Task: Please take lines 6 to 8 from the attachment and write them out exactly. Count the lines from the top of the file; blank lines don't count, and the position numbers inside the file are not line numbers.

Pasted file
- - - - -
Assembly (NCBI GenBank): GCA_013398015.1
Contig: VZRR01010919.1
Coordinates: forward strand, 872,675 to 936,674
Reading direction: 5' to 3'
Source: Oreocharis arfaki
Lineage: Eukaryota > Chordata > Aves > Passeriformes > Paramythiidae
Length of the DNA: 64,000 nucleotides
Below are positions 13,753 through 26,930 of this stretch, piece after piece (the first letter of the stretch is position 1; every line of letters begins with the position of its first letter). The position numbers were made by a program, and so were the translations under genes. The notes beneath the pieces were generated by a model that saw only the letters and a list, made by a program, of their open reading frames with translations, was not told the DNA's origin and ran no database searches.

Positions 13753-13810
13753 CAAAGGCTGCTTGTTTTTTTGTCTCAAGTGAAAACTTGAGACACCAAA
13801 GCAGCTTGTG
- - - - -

Lineage: Eukaryota > Chordata > Aves > Passeriformes > Paramythiidae
Length of the DNA: 64,000 nucleotides
Below are positions 13,753 through 26,930 of this stretch, piece after piece (the first letter of the stretch is position 1; every line of letters begins with the position of its first letter). The position numbers were made by a program, and so were the translations under genes. The notes beneath the pieces were generated by a model that saw only the letters and a list, made by a program, of their open reading frames with translations, was not told the DNA's origin and ran no database searches.